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I would assume that "system is out to get you", so you should just assume that trying to read files will fail, but what exactly will happen doesn't matter.

For example, when you open file or next FILE, I would instead rerun glob and try again (to protect from files removed in /usr/bin - you wouldn't want this to reboot system, right?). As for basic idea, I've something similar to your script except more... paranoic (when something will go wrong, it will reboot). You don't need to know what will happen when EIO will appear - some condition in the code (or autodie pragma) will catch something is wrong (what exactly is wrong doesn't matter).

#!/usr/bin/perl # License: Do what you want with this code snippet. You could even # claim it as yours and remove this license. I don't care. # Automatically die when something goes wrong use autodie; use constant DIRECTORY => '/usr/bin'; use strictures 1; use Try::Tiny; my @files; sub glob_files { my ($directory) = @_; opendir( my $dh, $directory ); # On my system, /usr/bin has directories such as /usr/bin/X11 return grep { -f "$directory/$_" } readdir $dh or die "Empty glob" +; } sub try_random_file { my ($file) = @_; open my $fh, '<', $file; # Four bytes should be enough to determine if stuff works read $fh, my $buffer, 4; # Shouldn't happen if ( length $buffer != 4 ) { die 'File is too small.'; } } sub reboot { my ($error) = @_; exec '/var/tmpfs/reboot', '-nf'; } @files = glob_files DIRECTORY; while (1) { try { my $file = $files[ int rand @files ]; try { try_random_file DIRECTORY . "/$file"; } catch { # If file doesn't exist then it was possibly deleted. # Reglob everything and try again with other file. If # it won't work then something is simply broken. die $_ if -f $file; @files = glob_files DIRECTORY; try_random_file DIRECTORY . "/$files[ int rand @files ]"; } } catch { reboot $_; }; # Usually, you should sleep just so script won't take entire CPU sleep 15; }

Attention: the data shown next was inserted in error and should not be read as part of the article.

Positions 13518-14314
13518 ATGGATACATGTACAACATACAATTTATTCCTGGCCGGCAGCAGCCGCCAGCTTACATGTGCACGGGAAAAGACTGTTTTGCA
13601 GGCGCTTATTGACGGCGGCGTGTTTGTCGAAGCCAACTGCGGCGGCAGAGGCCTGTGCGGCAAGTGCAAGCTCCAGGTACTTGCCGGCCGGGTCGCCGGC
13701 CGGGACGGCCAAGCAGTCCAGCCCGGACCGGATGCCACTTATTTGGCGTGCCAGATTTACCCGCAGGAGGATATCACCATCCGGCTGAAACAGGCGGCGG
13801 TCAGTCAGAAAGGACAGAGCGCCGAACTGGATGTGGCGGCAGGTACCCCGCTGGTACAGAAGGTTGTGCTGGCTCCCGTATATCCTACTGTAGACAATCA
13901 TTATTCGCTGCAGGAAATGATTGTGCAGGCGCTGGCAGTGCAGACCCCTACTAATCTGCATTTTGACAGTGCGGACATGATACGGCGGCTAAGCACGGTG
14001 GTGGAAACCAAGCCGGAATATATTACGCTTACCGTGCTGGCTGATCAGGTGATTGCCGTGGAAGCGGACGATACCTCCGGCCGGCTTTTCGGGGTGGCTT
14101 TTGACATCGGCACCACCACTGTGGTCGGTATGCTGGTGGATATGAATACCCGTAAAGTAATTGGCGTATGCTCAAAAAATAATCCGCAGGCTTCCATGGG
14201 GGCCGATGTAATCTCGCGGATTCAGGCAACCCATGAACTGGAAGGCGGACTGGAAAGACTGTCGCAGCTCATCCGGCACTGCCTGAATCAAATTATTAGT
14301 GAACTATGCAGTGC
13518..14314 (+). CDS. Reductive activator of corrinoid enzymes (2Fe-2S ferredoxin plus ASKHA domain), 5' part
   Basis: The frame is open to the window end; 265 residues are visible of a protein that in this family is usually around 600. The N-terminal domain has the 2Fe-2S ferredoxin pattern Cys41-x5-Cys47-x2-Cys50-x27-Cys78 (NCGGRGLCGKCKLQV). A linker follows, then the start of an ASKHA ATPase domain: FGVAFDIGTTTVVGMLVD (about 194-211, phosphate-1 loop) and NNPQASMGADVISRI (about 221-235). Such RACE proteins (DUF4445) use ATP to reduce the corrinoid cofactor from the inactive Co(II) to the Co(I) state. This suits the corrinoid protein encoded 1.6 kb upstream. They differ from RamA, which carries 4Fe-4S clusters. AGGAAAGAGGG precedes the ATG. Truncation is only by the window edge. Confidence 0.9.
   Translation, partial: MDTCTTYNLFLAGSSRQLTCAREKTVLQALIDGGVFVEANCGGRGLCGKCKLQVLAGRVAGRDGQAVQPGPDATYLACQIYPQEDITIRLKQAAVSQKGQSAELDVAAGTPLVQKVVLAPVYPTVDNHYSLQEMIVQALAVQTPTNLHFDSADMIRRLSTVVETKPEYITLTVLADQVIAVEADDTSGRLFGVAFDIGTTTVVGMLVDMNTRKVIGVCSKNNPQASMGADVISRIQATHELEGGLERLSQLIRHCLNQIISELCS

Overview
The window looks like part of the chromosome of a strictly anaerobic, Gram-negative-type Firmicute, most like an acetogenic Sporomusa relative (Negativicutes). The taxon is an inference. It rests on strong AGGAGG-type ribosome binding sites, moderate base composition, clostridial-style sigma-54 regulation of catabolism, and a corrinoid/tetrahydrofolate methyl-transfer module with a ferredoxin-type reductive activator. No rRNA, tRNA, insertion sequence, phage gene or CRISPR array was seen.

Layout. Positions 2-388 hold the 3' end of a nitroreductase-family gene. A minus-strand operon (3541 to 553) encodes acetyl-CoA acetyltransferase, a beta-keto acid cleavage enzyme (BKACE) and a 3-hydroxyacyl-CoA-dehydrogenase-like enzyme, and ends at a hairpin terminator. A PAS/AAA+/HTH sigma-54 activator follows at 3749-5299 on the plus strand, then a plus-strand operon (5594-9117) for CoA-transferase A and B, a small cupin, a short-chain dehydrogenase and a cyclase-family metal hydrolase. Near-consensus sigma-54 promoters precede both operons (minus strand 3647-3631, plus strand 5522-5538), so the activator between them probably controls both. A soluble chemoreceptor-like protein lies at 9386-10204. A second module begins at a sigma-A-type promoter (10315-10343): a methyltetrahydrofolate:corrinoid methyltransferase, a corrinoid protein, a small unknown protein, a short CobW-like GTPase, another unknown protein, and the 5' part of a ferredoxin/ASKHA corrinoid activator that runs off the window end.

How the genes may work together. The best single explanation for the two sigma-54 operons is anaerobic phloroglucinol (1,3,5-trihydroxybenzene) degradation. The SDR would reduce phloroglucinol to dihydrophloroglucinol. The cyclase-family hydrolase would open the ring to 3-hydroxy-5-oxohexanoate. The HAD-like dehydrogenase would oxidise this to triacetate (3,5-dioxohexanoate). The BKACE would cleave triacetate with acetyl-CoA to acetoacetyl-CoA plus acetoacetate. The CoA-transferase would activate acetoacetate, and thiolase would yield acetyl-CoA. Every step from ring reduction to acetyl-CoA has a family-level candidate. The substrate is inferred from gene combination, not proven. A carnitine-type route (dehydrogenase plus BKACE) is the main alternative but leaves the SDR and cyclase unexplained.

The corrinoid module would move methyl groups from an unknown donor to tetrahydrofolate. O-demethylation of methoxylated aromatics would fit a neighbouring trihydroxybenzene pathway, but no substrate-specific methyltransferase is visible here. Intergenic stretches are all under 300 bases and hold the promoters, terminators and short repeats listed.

In reply to Re: I/O Watchdog Daemon by GlitchMr
in thread I/O Watchdog Daemon by IdleResonance

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